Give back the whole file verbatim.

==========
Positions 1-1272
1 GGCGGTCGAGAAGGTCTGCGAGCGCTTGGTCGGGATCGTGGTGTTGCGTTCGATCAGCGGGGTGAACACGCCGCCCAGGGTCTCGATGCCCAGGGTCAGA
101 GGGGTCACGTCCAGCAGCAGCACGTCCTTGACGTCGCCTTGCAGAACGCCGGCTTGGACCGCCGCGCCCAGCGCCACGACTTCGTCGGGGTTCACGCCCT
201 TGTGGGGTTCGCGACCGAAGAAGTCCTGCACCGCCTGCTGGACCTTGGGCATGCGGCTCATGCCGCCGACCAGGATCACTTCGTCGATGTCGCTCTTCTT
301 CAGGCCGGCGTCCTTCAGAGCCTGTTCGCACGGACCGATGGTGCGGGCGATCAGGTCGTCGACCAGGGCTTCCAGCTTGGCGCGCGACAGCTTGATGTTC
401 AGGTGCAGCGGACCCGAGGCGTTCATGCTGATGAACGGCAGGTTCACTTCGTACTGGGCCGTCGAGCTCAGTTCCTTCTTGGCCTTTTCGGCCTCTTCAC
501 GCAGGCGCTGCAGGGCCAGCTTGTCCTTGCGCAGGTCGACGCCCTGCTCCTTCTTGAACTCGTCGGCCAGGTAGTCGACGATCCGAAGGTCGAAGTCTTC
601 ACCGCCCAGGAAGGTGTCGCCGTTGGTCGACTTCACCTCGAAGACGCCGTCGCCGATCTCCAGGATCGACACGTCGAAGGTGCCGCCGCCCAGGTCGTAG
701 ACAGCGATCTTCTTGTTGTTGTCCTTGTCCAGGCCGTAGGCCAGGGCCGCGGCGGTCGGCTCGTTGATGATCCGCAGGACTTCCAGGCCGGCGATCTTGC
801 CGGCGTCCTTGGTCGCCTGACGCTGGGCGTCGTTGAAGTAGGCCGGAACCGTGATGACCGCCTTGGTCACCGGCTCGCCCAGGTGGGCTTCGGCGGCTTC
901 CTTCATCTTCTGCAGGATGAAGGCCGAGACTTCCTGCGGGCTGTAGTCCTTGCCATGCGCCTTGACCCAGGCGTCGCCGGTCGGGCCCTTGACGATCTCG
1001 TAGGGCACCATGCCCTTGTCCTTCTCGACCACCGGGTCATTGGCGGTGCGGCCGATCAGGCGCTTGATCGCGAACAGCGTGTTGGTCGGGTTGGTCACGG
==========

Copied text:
Positions 1-1272
1 GGCGGTCGAGAAGGTCTGCGAGCGCTTGGTCGGGATCGTGGTGTTGCGTTCGATCAGCGGGGTGAACACGCCGCCCAGGGTCTCGATGCCCAGGGTCAGA
101 GGGGTCACGTCCAGCAGCAGCACGTCCTTGACGTCGCCTTGCAGAACGCCGGCTTGGACCGCCGCGCCCAGCGCCACGACTTCGTCGGGGTTCACGCCCT
201 TGTGGGGTTCGCGACCGAAGAAGTCCTGCACCGCCTGCTGGACCTTGGGCATGCGGCTCATGCCGCCGACCAGGATCACTTCGTCGATGTCGCTCTTCTT
301 CAGGCCGGCGTCCTTCAGAGCCTGTTCGCACGGACCGATGGTGCGGGCGATCAGGTCGTCGACCAGGGCTTCCAGCTTGGCGCGCGACAGCTTGATGTTC
401 AGGTGCAGCGGACCCGAGGCGTTCATGCTGATGAACGGCAGGTTCACTTCGTACTGGGCCGTCGAGCTCAGTTCCTTCTTGGCCTTTTCGGCCTCTTCAC
501 GCAGGCGCTGCAGGGCCAGCTTGTCCTTGCGCAGGTCGACGCCCTGCTCCTTCTTGAACTCGTCGGCCAGGTAGTCGACGATCCGAAGGTCGAAGTCTTC
601 ACCGCCCAGGAAGGTGTCGCCGTTGGTCGACTTCACCTCGAAGACGCCGTCGCCGATCTCCAGGATCGACACGTCGAAGGTGCCGCCGCCCAGGTCGTAG
701 ACAGCGATCTTCTTGTTGTTGTCCTTGTCCAGGCCGTAGGCCAGGGCCGCGGCGGTCGGCTCGTTGATGATCCGCAGGACTTCCAGGCCGGCGATCTTGC
801 CGGCGTCCTTGGTCGCCTGACGCTGGGCGTCGTTGAAGTAGGCCGGAACCGTGATGACCGCCTTGGTCACCGGCTCGCCCAGGTGGGCTTCGGCGGCTTC
901 CTTCATCTTCTGCAGGATGAAGGCCGAGACTTCCTGCGGGCTGTAGTCCTTGCCATGCGCCTTGACCCAGGCGTCGCCGGTCGGGCCCTTGACGATCTCG
1001 TAGGGCACCATGCCCTTGTCCTTCTCGACCACCGGGTCATTGGCGGTGCGGCCGATCAGGCGCTTGATCGCGAACAGCGTGTTGGTCGGGTTGGTCACGG